Purpose: Temporary high diversion for posterior urethral valves remains controversial. Even in the most severe cases some physicians deny the efficacy of this treatment. They assert that high diversion does not change the outcome of kidney function and has an iatrogenic, deleterious effect on the bladder. We believe that these 2 assertions may be inaccurate. Materials and Methods: We evaluated 17 of 120 boys with posterior urethral valves who underwent temporary high diversion via Sober-en-T ureterostomy. This procedure immediately decompresses the upper urinary tract and leaves the bladder functional. Mean duration of diversion was 13 months. Bladder function results were good and diversion clearly had no deleterious effect. However, our series was too small to conclude with certainty that renal function improved due to diversion and not to valve resection only. Rapid improvement in creatinine was noted in all cases after diversion. Results: In this study we reviewed opposing opinions. It appears clearly evident that physicians who believe that ureterostomy creates a valve bladder are considering only loop diversion, which temporarily defunctionalizes the bladder. On the contrary, Sober-en-T diversion preserves bladder cycling. In addition, those who report poor kidney function after high diversion fail to mention that this procedure is usually performed only in the most severe cases. Conclusions: For severe cases of posterior urethral valves one should not hesitate to create temporary high diversion, which may possibly improve renal function. Sober-en-T ureterostomy does not damage the bladder.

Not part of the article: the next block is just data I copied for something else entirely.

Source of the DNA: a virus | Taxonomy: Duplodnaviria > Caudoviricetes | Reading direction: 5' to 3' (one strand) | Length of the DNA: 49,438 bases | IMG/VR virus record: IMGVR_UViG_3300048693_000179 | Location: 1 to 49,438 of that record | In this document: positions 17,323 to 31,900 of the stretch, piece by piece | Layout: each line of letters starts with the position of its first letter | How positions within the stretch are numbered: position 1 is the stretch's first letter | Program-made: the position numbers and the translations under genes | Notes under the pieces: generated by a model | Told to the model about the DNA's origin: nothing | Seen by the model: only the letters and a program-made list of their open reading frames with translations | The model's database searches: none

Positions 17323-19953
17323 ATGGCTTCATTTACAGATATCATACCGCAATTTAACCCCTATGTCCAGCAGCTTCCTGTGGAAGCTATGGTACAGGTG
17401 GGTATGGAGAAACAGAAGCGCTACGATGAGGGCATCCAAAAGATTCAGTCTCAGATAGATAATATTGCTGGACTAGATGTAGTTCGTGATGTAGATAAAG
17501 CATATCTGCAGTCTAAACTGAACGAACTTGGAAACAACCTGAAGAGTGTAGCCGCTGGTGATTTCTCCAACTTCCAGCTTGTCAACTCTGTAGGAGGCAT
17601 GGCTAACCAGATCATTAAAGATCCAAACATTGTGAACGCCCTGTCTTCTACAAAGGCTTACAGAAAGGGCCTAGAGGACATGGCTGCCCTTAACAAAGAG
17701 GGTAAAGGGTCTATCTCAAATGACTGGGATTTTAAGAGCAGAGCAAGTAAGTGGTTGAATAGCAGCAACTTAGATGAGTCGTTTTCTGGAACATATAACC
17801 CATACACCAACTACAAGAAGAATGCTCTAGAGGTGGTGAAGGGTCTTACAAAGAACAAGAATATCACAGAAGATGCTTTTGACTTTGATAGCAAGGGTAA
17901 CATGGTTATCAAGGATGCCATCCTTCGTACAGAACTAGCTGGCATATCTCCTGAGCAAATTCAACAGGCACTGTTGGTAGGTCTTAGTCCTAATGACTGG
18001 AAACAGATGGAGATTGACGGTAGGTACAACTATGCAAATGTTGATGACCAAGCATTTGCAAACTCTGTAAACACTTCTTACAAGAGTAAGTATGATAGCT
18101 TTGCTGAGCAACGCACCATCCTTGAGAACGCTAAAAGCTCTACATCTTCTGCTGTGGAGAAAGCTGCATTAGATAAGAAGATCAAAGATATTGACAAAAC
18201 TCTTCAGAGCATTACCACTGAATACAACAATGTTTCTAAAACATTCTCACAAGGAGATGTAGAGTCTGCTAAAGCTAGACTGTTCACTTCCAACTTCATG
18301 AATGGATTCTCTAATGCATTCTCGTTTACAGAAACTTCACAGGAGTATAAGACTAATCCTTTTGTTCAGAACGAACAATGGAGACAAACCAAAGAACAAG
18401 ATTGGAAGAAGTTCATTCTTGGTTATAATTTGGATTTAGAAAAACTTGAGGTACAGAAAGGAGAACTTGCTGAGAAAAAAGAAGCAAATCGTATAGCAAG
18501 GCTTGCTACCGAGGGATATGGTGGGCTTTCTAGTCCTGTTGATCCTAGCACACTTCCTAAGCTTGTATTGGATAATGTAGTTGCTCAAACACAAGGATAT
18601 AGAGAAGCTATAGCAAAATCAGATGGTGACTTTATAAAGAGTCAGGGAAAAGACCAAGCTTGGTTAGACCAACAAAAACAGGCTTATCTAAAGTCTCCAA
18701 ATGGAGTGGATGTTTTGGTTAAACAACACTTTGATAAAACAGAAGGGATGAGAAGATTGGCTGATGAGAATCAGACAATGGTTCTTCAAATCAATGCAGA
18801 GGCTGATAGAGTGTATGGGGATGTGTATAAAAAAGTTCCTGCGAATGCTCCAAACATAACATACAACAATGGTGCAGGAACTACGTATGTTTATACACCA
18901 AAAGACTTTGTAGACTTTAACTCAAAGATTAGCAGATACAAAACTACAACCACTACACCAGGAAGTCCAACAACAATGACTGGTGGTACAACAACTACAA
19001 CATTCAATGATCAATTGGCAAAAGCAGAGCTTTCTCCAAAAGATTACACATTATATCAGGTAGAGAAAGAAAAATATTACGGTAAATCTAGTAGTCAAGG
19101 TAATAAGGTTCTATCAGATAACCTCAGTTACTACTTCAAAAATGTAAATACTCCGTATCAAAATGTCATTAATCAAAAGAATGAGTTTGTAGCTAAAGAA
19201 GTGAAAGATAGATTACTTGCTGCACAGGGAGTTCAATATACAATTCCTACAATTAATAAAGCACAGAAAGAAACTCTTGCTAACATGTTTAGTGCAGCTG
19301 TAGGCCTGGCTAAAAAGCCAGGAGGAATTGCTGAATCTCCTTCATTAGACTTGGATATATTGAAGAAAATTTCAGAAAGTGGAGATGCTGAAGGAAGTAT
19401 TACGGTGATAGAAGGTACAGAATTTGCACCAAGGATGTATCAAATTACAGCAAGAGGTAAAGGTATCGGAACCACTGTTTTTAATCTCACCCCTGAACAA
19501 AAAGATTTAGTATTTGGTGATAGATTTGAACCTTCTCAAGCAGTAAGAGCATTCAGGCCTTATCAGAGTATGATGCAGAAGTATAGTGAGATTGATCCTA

- Iatrogenic disease
- Urinary diversion